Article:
Zero trust: You’ve heard of it, now make it a reality
Eight years ago, a new security strategy called “zero trust” was introduced to the world by a well-known analyst at Forrester. At the time, the strategy seemed to one-up its predecessor, the “least privilege” security model, and forced traditional network-centric approaches to walk the proverbial plank. While the “zero trust” name certainly had some creative flare, and an equally interesting value proposition—to trust no device or network—there was just one problem. No one really knew how to make it happen. As a result, it lost a bit of steam and was placed on the backburner of security priorities.
Years later, and following several headline-making mega breaches, zero trust security seems to have once again permeated the minds of network security engineers around the world. Google created BeyondCorp, Forrester has revitalized its focus on zero trust, and security vendors have begun to bandy about the sector’s newest buzzword with breathtaking frequency.
But why now?
The challenge of getting to zero trust security
In spite of widespread cloud adoption and user mobility, security teams have continued to rely on 30-year-old network-centric technologies. But those technologies had no ability to deliver zero trust. How could they? They were developed 20 years before zero trust had even become a concept.
Why zero trust has been virtually impossible:
- Too much trust – Legacy technology required employees and third-party users to have network access just to access an app. It also exposed IP addresses to the internet, increasing the chance of DDoS or man-in-the-middle attacks.
- Not enough granularity – Network segmentation was as good as it got, making lateral movement across the net unavoidable. Creating a segment of one between a user and app was a foreign idea.
- Lack of visibility into user activity – Users were treated as IP addresses and ports, so it was impossible to determine which specific users accessed which apps. Viewing user data in real time was difficult and so too was streaming them to a SIEM provider to minimize mean time to remediation.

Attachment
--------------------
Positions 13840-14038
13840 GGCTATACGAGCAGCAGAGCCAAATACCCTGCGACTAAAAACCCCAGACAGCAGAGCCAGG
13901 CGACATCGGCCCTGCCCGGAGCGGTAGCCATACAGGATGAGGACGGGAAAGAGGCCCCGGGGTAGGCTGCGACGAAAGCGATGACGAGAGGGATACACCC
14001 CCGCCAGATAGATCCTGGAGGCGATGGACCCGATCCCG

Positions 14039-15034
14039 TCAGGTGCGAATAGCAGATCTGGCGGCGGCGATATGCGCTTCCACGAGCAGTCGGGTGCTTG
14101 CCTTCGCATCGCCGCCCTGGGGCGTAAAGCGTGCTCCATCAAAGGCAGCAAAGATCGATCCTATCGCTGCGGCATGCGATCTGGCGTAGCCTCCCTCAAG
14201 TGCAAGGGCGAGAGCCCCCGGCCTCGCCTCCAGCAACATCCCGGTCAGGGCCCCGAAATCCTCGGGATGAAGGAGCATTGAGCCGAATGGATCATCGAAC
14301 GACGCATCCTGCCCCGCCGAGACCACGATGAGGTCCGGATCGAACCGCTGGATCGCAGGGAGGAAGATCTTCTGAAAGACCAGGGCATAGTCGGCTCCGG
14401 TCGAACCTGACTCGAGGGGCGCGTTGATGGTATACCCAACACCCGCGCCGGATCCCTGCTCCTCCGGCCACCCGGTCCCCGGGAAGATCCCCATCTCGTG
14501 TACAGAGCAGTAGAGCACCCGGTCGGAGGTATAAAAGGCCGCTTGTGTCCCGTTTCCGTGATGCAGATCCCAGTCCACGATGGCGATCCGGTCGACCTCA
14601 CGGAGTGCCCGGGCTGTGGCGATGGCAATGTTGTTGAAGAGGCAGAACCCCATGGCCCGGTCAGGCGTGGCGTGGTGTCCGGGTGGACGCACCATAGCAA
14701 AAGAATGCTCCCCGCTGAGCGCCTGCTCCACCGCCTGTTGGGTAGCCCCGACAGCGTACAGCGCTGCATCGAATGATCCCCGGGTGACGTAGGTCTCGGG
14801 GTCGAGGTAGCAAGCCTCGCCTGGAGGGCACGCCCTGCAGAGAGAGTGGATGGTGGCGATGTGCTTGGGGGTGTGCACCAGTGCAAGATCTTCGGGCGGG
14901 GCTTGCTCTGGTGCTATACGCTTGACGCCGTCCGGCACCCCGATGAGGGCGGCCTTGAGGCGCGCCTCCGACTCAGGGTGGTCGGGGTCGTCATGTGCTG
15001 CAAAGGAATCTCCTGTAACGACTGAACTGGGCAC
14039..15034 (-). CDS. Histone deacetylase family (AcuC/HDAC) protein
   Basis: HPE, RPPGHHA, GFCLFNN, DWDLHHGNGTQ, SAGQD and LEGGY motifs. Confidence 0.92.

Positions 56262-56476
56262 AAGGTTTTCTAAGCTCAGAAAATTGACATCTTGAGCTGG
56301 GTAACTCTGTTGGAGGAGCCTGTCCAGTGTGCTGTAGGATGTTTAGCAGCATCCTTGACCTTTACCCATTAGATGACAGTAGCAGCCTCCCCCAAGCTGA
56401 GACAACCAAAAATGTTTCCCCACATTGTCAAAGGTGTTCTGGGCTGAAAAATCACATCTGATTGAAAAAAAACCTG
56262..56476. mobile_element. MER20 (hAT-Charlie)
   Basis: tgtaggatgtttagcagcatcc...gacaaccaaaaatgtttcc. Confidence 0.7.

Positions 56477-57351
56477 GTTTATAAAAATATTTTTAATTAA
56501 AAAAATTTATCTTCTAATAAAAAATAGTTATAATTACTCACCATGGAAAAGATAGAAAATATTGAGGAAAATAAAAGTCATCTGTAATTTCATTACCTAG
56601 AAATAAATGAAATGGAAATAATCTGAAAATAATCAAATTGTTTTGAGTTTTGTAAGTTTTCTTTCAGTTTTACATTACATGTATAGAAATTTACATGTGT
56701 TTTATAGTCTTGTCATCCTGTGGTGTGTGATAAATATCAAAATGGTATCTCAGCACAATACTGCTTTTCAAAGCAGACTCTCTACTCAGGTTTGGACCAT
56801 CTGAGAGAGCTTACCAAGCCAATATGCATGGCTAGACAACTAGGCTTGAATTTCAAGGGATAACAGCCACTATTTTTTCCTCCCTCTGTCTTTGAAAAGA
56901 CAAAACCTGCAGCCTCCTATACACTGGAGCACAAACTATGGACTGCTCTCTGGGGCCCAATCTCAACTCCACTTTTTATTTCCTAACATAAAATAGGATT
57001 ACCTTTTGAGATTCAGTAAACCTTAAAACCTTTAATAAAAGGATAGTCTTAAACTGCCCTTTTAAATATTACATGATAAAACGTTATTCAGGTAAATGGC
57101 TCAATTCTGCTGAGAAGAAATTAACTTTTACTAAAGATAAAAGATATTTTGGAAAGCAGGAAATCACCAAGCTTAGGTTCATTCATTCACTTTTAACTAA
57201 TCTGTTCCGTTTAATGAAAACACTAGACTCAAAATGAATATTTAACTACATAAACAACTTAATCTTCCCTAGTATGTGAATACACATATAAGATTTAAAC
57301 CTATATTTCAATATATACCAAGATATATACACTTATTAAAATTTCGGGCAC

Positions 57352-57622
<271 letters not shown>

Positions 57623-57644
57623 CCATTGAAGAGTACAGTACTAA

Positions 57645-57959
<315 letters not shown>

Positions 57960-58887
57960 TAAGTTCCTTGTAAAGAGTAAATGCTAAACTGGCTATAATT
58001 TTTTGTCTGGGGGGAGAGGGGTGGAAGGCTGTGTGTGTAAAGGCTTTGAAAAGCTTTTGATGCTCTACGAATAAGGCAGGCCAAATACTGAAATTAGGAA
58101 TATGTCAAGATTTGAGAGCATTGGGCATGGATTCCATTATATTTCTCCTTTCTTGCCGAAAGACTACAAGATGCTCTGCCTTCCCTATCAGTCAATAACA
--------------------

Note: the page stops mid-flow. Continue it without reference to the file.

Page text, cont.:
- Complex as h*ll – Managing ACLs, firewall policies, and security groups was way too manual and constantly felt like a losing battle. Not to mention one that executives would never hear or care about.
The emergence of modern security solutions—those built around the understanding that cloud adoption and mobility have created a perimeter-less world—has led to a renewed focus on zero trust security. Gartner calls these solutions software-defined perimeter (SDP) services.
Who’s making zero trust security a reality right now?
Now that zero trust is finally achievable, it can take many forms. The IT champions at National Oilwell Varco (NOV), one of the world’s largest oil and gas industry manufacturers, are using it to not only boost security for 7,500 internal apps, but also to accelerate M&A activities and enable secure cloud migration. Perdue Farms, the world’s number one producer of organic chicken, uses zero trust security to enable its remote workers to access SAP seamlessly and securely from their Chromebook devices. MAN Energy Solutions, a subsidiary of VW Group and producer of large-bore diesel engines at sea, uses zero trust security to secure access to the 7,000 internal apps on cargo ships floating off the sea of Copenhagen. TriMedX, a leading healthcare technology provider, has embraced zero trust security as a way to retire its remote access VPNs.
What will your story be?
Your mission: zero trust
In many cases it will be up to you to evoke the change required to get to zero trust. You’ll encounter the server huggers worried about changing the status quo. The individuals who have grown complacent with network-centric technologies that can never, and will never, deliver zero trust security. In the end, your actions will define the future of security within your organization.
The only question now is, do you accept the mission?